Iraq elections can now go forward after Kurds and Sunnis agreed to a new, amended law. Obama's 11th-hour call Sunday night was part of a crucial US role in sealing the deal.
After weeks of delay on passing a new election law that the US and others worried could delay Iraq's election -- and perhaps delay a withdrawal of US troops -- parliament passed a law that should lead to elections as scheduled in January.
Iraqi lawmakers are deadlocked over how to conduct the crucial Iraqi election, slated for January. A delay could postpone the US withdrawal.
Its relative success in Saturday's regional election reflects deep popular dissatisfaction with official corruption.
The region, which has increasingly been at odds with Baghdad, holds elections Saturday for a new regional government.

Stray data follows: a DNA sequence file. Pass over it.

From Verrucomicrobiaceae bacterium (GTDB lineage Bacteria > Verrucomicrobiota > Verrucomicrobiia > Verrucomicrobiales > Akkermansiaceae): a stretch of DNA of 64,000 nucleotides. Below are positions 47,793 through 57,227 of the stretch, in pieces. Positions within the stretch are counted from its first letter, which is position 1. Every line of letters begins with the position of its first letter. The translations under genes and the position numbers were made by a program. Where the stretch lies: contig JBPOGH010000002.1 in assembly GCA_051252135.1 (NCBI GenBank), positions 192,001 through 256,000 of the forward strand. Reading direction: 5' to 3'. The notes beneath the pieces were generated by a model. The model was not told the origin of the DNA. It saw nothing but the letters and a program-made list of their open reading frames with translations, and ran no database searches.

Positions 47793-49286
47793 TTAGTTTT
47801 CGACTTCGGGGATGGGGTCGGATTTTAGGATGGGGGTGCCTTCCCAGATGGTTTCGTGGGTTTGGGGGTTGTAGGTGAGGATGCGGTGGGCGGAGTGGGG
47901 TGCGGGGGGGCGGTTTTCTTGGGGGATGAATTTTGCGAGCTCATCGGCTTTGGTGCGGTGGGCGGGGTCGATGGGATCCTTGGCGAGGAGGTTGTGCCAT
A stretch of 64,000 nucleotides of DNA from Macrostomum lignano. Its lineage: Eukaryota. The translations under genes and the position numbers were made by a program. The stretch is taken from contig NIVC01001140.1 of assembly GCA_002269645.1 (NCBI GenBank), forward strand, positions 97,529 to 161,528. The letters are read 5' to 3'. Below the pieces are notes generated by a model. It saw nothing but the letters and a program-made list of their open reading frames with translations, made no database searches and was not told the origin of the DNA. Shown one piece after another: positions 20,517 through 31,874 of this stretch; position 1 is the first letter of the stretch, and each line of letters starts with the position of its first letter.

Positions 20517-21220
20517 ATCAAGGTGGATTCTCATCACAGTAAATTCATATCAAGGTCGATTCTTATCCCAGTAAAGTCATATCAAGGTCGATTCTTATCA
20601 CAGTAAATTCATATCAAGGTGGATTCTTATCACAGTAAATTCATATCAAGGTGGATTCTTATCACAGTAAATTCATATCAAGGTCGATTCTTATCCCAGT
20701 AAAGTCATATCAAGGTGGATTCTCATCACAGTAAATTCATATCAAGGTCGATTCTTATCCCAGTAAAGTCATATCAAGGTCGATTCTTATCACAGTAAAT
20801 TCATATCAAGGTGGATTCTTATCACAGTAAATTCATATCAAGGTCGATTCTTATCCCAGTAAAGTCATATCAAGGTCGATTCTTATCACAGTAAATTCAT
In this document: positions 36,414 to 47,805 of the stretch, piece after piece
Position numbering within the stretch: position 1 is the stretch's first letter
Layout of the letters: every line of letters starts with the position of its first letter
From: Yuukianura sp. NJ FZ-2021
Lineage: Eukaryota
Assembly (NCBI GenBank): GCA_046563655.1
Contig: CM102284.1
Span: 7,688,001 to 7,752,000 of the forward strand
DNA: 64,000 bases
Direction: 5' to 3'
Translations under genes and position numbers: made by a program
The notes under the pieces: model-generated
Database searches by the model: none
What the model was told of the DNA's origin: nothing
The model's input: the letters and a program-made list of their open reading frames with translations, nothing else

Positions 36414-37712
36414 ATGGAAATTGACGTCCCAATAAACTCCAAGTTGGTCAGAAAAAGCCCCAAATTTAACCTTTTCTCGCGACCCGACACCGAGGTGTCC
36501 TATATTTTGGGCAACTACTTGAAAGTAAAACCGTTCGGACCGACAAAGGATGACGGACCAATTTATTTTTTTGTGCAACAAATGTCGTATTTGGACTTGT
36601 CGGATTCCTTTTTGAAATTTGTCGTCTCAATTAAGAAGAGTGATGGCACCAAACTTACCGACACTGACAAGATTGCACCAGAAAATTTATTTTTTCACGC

Polls open throughout most of the country for a provincial election that could shift the balance of power.
The Iraqi premier is increasingly at risk as cracks in his Shiite-Kurdish coalition grow in the waning days of the Bush administration, his other main ally.
Editors and reporters risk jail time as they expose cronyism and push Iraqi leaders for reforms.
Al Qaeda-linked militants and Kurdish ultranationalists are both pressuring Iraq's largest Christian enclave.